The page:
Energy gap claptrap
Why thinking on electricity is a right royal mess
17 October 2013
Our Chief Executive Simon Roberts on why he's fed up with hearing about the 'energy gap'.
In late July this year, National Grid tweeted that electricity demand plummeted by 800MW (a decent-sized power station’s worth) at the moment young Prince George was first ‘shared with the nation’ on the steps of the royal hospital. Clearly a large number of people had switched something off to mark the occasion.
Before their comms team had even started tweeting, someone in the National Grid control room will have switched off a power station (I simplify grossly) which seconds before had been producing 800MW.
Balancing the system like this – making sure that the supply of electricity into the system matches the demand from users – is a fundamental requirement. Get it wrong and we can have power cuts.
When we’re warned that there is an ‘energy gap’ and ministers and energy companies start warning of power cuts, what they mean is that there is a modest risk that at the highest possible estimates of peak electricity demand, we may not have enough electricity to go round. And so, the argument goes, we need to build more power stations (and quickly, and mainly fossil fuelled) and, in the case of nuclear, jack up prices with a government guarantee to secure the investment in them.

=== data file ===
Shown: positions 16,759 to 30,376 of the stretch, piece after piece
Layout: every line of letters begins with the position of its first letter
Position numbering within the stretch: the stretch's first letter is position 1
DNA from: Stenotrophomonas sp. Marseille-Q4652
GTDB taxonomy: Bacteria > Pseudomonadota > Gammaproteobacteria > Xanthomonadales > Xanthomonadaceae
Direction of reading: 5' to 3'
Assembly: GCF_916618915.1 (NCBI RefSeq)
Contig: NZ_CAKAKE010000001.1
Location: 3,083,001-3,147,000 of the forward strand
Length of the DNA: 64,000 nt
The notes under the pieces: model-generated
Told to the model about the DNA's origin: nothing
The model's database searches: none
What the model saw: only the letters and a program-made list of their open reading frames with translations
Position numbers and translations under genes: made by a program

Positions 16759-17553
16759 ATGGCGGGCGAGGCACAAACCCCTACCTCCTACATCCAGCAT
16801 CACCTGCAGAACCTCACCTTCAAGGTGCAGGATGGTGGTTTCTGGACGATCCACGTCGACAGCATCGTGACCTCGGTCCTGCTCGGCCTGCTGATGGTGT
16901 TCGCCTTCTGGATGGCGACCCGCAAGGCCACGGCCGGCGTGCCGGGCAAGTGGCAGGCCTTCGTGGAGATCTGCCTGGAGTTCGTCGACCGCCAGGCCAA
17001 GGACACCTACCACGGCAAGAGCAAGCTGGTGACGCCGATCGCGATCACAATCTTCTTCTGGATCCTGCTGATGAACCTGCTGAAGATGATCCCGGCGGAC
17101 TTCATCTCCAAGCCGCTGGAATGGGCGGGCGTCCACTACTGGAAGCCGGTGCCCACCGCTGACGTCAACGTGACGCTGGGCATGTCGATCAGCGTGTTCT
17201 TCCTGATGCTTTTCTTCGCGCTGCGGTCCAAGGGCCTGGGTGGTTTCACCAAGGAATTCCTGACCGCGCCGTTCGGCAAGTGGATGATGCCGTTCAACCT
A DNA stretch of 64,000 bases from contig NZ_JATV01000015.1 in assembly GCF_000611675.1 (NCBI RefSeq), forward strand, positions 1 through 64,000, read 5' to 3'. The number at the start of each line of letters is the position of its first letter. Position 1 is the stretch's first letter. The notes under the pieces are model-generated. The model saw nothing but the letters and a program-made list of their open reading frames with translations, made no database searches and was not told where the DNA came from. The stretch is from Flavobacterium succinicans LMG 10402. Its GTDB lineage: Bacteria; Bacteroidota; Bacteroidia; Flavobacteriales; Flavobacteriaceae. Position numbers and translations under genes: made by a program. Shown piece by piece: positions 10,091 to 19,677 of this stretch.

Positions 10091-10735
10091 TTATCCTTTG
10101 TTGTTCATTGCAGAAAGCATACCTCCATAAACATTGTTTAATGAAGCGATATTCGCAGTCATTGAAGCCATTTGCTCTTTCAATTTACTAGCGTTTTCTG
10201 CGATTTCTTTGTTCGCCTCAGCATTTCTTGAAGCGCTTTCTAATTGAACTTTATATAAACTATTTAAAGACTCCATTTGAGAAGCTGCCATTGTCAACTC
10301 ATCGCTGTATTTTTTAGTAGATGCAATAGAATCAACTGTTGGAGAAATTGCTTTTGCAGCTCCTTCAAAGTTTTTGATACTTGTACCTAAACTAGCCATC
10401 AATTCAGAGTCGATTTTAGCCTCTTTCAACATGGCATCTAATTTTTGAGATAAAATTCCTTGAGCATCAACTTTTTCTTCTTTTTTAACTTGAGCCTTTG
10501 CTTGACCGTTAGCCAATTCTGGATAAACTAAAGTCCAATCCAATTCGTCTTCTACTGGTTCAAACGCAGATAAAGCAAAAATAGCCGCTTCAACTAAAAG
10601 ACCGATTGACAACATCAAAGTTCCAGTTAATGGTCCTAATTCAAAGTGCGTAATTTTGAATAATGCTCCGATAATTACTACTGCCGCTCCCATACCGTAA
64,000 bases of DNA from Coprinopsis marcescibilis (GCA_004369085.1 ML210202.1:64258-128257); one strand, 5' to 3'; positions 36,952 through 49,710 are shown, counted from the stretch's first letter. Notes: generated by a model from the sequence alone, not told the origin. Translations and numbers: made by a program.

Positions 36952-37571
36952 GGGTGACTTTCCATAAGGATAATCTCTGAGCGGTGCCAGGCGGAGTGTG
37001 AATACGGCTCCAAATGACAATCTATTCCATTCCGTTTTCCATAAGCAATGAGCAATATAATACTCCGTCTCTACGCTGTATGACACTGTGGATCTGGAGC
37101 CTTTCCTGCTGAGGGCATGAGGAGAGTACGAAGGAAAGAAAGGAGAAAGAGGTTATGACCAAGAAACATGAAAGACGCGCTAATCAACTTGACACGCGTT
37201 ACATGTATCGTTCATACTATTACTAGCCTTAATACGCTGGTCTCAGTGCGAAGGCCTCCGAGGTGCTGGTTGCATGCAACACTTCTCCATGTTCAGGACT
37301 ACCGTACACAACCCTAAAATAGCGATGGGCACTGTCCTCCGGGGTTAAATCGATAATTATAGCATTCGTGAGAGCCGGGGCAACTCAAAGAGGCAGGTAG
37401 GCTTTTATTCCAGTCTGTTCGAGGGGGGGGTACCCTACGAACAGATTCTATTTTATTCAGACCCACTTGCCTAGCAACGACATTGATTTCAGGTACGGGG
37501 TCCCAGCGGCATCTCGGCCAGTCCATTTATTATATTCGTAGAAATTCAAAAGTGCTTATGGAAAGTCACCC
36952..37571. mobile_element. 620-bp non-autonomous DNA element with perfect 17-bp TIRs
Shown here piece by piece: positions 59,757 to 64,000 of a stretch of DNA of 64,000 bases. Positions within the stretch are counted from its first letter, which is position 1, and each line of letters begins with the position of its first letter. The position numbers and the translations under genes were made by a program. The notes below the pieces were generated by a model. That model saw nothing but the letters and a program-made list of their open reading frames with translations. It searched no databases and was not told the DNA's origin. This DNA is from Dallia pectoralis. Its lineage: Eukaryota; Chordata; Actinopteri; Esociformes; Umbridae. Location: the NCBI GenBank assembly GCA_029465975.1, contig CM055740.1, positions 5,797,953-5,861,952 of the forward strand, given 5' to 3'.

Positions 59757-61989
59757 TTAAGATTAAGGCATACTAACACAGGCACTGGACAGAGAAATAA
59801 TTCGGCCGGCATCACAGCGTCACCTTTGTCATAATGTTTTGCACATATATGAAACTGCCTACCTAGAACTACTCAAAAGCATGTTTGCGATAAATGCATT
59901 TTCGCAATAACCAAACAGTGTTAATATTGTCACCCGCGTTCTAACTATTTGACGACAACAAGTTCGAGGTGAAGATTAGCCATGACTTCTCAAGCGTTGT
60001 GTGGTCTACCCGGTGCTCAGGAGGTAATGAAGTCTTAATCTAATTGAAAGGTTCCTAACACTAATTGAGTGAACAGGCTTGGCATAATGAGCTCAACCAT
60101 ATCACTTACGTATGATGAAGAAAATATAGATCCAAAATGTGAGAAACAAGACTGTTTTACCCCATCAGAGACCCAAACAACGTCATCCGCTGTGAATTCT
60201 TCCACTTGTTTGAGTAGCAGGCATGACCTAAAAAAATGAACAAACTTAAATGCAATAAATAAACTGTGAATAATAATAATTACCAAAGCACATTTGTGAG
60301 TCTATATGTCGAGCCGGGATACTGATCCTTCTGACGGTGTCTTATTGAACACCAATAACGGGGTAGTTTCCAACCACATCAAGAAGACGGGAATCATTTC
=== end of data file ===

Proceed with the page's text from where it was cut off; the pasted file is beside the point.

But this thinking ignores the word ‘balancing’ and shows how policy-makers and their advisors (many of them ex-utility bosses) still aren’t thinking ‘smart’ when it comes to our future electricity system.
Peak demand isn’t an alien force that is beyond comprehension or immune to influence. Peak demand is the sum total of the decisions made by 60 million people in the homes, offices and factories across the country, both in the moment (to switch on, all at the same time, the lights, kettle and cooker and electric fan heater) and over time as purchases and procurement specifications (to buy inefficient appliances and lighting, install inadequate heating controls, or fail to insulate).
These decisions are subject to influence, both in the short term (witness the 15% drop in electricity demand in Japan after public campaigns in response to the post-Fukushima shut down) and in the medium term (by banning all but the most efficient appliances and bulbs). And both do more to balance the energy system much more quickly than building new power plants – and at far lower cost to our fuel bills, the economy and the environment.
That’s not to say we don’t need new power supplies.
But we shouldn’t be scared into accepting inefficient fossil-fuelled plant or high cost nuclear on the basis of substandard thinking that only considers half the equation.
If the government and the energy industry spent as much time thinking about and planning to tackle the demand side of the balance as they do fretting over the supply side, we might find that the public’s electricity-using response to the first public appearance of Prince George became a normal, controlled aspect of system balancing, rather than a disruptive cost.
Image: Daniel Cardiff | istockphoto.com